The duodenum is the first segment of the small intestine, and the stomach releases food into it. Food enters the duodenum through the pyloric sphincter in amounts that the small intestine can digest. When full, the duodenum signals the stomach to stop emptying.
(See also Overview of the Digestive System Overview of the Digestive System The digestive system, which extends from the mouth to the anus, is responsible for receiving food, breaking it down into nutrients (a process called digestion), absorbing the nutrients into... read more .)
The duodenum receives pancreatic enzymes from the pancreas Pancreas The pancreas is an organ that contains two types of glandular tissue: Pancreatic acini Islets of Langerhans (See also Overview of the Digestive System.) The acini produce digestive enzymes.... read more and bile from the liver Liver The wedge-shaped liver is the largest—and, in some ways, the most complex—organ in the body. It serves as the body's chemical factory, performing many vital functions, from regulating the levels... read more and gallbladder Gallbladder and Biliary Tract The gallbladder is a small, pear-shaped, muscular storage sac that holds bile and is interconnected to the liver by ducts known as the biliary tract. (See also Overview of the Liver and Gallbladder... read more . These fluids, which enter the duodenum through an opening called the sphincter of Oddi, are important in aiding digestion and absorption. Waves of rhythmic muscular contractions (called peristalsis) also aid digestion and absorption by churning up food and mixing it with intestinal secretions.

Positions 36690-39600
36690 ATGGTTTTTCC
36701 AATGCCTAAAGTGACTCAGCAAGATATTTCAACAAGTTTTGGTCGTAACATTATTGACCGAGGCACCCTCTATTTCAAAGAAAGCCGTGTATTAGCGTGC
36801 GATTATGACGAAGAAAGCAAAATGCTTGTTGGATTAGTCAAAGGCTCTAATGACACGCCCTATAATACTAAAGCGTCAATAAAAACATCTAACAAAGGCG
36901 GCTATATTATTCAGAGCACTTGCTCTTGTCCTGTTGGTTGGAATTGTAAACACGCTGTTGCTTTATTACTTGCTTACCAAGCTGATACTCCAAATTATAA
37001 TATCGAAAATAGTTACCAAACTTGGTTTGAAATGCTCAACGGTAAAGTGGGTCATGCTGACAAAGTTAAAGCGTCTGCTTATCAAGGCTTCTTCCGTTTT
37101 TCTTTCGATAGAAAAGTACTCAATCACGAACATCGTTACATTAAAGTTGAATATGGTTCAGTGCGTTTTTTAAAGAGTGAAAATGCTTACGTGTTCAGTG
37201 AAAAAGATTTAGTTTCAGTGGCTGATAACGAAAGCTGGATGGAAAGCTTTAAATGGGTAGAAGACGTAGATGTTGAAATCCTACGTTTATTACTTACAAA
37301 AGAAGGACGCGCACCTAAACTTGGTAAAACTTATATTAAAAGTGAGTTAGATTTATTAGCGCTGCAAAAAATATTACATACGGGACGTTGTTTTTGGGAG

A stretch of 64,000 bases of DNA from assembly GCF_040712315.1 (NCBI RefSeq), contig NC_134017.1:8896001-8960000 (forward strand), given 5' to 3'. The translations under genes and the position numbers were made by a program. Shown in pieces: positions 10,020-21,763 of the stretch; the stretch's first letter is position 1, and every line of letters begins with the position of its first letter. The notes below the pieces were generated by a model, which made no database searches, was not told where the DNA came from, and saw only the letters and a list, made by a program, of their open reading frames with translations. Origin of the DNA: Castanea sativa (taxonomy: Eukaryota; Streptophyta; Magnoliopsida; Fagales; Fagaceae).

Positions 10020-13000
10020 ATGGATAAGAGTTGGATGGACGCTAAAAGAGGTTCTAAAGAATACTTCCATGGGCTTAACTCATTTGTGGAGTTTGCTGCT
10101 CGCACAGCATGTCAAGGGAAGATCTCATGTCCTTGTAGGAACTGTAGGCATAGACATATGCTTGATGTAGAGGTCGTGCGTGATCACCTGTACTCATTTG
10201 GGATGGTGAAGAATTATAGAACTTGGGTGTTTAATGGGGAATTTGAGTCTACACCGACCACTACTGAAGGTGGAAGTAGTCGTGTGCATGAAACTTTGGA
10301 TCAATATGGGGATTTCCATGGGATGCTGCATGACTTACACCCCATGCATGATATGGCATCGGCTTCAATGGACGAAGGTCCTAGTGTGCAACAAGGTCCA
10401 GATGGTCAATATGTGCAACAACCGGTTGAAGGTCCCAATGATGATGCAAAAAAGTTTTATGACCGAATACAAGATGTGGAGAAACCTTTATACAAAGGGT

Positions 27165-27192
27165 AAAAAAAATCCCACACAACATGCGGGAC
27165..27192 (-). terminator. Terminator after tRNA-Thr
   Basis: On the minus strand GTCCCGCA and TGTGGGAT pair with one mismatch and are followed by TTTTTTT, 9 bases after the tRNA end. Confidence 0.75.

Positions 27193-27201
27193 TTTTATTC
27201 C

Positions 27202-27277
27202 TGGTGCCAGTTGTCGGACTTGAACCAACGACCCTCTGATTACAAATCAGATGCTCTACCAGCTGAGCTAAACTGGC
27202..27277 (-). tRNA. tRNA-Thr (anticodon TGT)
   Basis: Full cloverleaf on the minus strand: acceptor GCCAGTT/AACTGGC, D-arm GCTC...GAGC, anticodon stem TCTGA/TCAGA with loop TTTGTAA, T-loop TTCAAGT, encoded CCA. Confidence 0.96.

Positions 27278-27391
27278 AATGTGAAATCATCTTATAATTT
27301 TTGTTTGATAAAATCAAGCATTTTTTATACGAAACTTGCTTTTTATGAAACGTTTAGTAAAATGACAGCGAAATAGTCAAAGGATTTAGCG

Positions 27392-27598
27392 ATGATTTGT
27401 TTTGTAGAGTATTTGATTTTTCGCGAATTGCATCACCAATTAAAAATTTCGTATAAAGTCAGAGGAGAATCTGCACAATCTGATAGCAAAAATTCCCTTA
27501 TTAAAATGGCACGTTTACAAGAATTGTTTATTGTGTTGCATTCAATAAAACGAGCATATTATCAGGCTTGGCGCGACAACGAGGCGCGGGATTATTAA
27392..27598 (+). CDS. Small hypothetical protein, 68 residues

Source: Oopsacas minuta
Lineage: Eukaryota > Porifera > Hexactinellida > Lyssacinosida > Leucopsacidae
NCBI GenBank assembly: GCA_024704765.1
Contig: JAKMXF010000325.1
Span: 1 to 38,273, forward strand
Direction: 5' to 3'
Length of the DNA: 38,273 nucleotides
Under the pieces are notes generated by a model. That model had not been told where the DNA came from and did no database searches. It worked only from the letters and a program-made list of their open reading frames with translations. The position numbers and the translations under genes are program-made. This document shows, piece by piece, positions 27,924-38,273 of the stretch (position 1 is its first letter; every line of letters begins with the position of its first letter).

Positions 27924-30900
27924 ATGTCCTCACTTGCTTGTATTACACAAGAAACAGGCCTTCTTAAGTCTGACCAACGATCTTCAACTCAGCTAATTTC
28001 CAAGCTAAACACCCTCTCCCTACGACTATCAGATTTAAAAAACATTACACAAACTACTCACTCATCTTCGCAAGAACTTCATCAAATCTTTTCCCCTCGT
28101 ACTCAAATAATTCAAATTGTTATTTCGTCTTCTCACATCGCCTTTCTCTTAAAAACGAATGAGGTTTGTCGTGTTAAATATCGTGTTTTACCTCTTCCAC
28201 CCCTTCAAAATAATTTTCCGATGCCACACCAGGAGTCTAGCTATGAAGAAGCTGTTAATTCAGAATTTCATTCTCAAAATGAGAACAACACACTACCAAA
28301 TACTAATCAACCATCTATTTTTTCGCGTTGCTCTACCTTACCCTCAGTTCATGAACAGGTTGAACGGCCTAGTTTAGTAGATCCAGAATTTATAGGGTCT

The first few inches of the duodenal lining are smooth, but the rest of the lining has folds, small projections (villi), and even smaller projections (microvilli). These villi and microvilli increase the surface area of the duodenal lining, allowing for greater absorption of nutrients.
The jejunum and ileum make up the rest of the small intestine and are located below the duodenum. These parts of the small intestine are largely responsible for the absorption of fats and other nutrients. Churning movements facilitate absorption. Absorption is also enhanced by the vast surface area made up of folds, villi, and microvilli. The intestinal wall is richly supplied with blood vessels that carry the absorbed nutrients to the liver through the portal vein. The intestinal wall releases mucus, which lubricates the intestinal contents, and water, which helps dissolve the digested fragments. Small amounts of enzymes that digest proteins, sugars, and fats are also released.
The consistency of the intestinal contents changes gradually as the contents travel through the small intestine. In the duodenum, food is diluted with pancreatic enzymes and bile, which decrease stomach acidity. The contents continue to travel through the lower small intestine, becoming more liquid as they mix with water, mucus, bile, and pancreatic enzymes. Ultimately, the small intestine absorbs most of the nutrients and all but about 1 liter of fluid before emptying into the large intestine Large Intestine The large intestine consists of the Cecum and ascending (right) colon Transverse colon Descending (left) colon Sigmoid colon (which is connected to the rectum) read more .